5 Reasons Why Your Credit Score Can Decrease

Your credit score is one of the most important 3-digit financial numbers you’ll use. Your credit score is used by lenders to determine how worthy of a borrower you’ll be. The higher your score, the better interest rates and terms you can get because you’re seen as a lower risk to the lender.

It’s wise to always monitor your credit to know where you stand. What happens when your credit score actually seems to go down? The first step involves determining why. Then, you can decide on the proper action steps to take to increase it.

Here are 5 common reasons why your credit score can decrease.

1. Your Overall Utilization IncreasedYou can have a good credit score. In order to stay on top of your credit score you need to be aware of the reasons why your credit score can decrease.

This is one of the most obvious reasons why your credit score can decrease. Your credit utilization accounts for 35% of your credit score. It’s a huge factor and it’s often always changing.

If you have a credit card or another revolving line of credit, your balance can go up or down. A good rule of thumb is to keep your balance at or below 30% of your overall credit limit.

This means if you have a credit card with a $2,000 limit, your balance should never exceed $600. If your balance does go up and you don’t pay it off, you can expect to see your credit score increase the longer you carry a higher balance.

2. You Missed a Payment

Do you keep organized when it comes to recording every account you have, the balance, and the payment due date? Missing a payment can also decrease your credit score. We’re all busy, so it’s important to keep track of all your debt payments and monthly credit card payments.

I almost missed a credit card payment because I forgot that two of my credit cards had annual fees that were due. It can be helpful to sign up for email alerts so you can know when expenses like this pop up.

You also might want to set up automatic payments for most of your bills and budget so you know you can afford the withdrawals when they occur.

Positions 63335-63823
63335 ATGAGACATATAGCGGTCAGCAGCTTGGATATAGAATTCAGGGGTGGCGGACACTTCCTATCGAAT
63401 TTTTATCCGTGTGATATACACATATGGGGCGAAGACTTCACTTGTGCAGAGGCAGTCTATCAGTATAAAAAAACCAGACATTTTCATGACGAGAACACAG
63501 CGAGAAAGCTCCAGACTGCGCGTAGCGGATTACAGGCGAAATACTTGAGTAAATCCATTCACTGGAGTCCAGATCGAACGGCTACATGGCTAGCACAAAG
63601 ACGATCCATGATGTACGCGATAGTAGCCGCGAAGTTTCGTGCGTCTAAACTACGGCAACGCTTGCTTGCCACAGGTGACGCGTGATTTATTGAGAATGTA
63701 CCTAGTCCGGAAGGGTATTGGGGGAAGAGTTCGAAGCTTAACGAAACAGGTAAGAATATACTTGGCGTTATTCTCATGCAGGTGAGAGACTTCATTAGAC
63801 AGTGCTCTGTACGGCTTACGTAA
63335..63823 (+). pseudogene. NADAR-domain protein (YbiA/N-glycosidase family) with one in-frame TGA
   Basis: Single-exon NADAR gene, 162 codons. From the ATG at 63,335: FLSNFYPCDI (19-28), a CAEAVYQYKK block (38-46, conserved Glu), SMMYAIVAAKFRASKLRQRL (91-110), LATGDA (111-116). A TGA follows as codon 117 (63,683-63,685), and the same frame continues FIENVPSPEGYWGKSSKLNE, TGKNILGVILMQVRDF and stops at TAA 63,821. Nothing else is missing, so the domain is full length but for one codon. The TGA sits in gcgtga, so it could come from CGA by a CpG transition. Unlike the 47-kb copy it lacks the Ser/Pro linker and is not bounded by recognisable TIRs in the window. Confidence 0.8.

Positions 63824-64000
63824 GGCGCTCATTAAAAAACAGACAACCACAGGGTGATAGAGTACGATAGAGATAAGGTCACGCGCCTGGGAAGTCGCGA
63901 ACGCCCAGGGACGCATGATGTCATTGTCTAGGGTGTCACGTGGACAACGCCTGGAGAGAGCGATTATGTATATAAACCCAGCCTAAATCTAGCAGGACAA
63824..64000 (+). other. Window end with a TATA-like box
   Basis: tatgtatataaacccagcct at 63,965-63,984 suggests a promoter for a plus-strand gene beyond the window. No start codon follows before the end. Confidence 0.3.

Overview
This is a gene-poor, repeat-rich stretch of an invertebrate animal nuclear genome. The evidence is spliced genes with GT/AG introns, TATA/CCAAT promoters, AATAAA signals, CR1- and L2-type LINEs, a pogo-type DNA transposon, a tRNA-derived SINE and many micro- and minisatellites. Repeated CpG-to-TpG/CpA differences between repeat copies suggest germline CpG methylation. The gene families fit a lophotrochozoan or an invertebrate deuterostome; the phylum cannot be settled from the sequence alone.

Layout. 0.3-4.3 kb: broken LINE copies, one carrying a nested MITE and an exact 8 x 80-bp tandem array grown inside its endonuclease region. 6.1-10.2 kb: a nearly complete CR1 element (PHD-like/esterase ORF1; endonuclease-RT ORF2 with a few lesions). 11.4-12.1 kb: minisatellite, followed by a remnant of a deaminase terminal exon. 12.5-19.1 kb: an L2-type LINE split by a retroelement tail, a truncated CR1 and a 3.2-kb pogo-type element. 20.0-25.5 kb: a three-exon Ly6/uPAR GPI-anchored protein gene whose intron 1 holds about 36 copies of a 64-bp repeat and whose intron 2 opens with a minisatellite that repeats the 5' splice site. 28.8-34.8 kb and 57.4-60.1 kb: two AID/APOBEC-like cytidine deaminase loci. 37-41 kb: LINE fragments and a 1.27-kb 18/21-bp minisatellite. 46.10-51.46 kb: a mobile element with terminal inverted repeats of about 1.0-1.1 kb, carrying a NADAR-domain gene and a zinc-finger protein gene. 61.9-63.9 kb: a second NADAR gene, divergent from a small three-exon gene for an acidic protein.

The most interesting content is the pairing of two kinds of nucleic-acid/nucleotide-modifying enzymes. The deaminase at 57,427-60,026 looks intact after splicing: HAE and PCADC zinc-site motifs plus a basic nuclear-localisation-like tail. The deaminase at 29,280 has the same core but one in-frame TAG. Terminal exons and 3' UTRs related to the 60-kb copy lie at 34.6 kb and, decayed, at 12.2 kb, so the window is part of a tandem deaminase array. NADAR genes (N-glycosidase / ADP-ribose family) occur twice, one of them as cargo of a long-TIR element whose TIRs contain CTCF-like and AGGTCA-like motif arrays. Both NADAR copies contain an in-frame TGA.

3. Hard Inquiry

If you apply for new credit, the creditor will run your credit report and this will result in a hard inquiry. You can even receive a hard inquiry if you’re applying for a home or apartment that your renting or a new car that you’re financing.

One hard inquiry alone often isn’t too damaging. However, too many hard inquiries can add up and cause your credit score to drop.

If you’re applying for a home or car loan, the company you’re using can very well shop around with lenders in an effort to get you the best rate. Unfortunately, this can add 10+ hard credit inquiries to your report in a small time frame.

Usually, these inquiries will only count as one because credit bureaus understand that you’re shopping around to get the best interest rate. However, you want to make sure this is the case and your credit report isn’t showing that you have several hard inquiries.

Hard inquiries stay on your credit for at least two years so you want to avoid getting more than a handful at a time.

Hard inquiries stay on your credit for at least two years so you want to avoid getting more than a handful at a time. Share on X

4. Errors

Credit bureaus are not perfect which means they can make errors. In fact, about 25% of U.S. consumers revealed there had been errors on their credit report. If you notice that your score suddenly dropped and none of the other reasons on this list applied, check your credit report in full to see if you can uncover an error.

You can check your report annually with AnnualCreditReport.com or you can sign up for Credit Karma or Credit Sesame to monitor your credit score regularly. If you notice a sudden decrease, check your report to see if any new accounts or information was added by error.

5. You Closed an Account

Paying off debt is often seen as a good thing. However, when you pay off an account or close a credit card, it can become one of the many reasons why your credit score can decrease.

Your credit score is based on your credit history. When you close an account, you no longer have the history as it can disappear off your credit report after a few months.

I remember this came as a shock to me when I paid down my car loan initially. It had a super high interest rate and I was so happy to pay it down.

However, a few months after I paid my car off and the account closed, my credit score decreased by a few points. In the grand scheme of things, closing the account didn’t make a huge difference when it came to my credit.

However, if you have a long-term loan, you can expect to see your score drop by a few points. To offset this, consider keeping a revolving line of credit open like a credit card. Choose a quality credit card to keep long-term. Even if you stop using it and your balance stays at 0, you can still keep it open so it can factor into your credit history.


If you notice that your credit score suddenly decreases, don’t get too alarmed. There are several reasons why it could have happened and some of them may not be so bad.

Remember that building your credit is a long-term effort. Your score may fluctuate over time but as long as you’re using credit wisely and monitoring for errors, your score shouldn’t ever change drastically.

What are you thought about these common reasons why your credit score can decrease? Share them with us in the comments!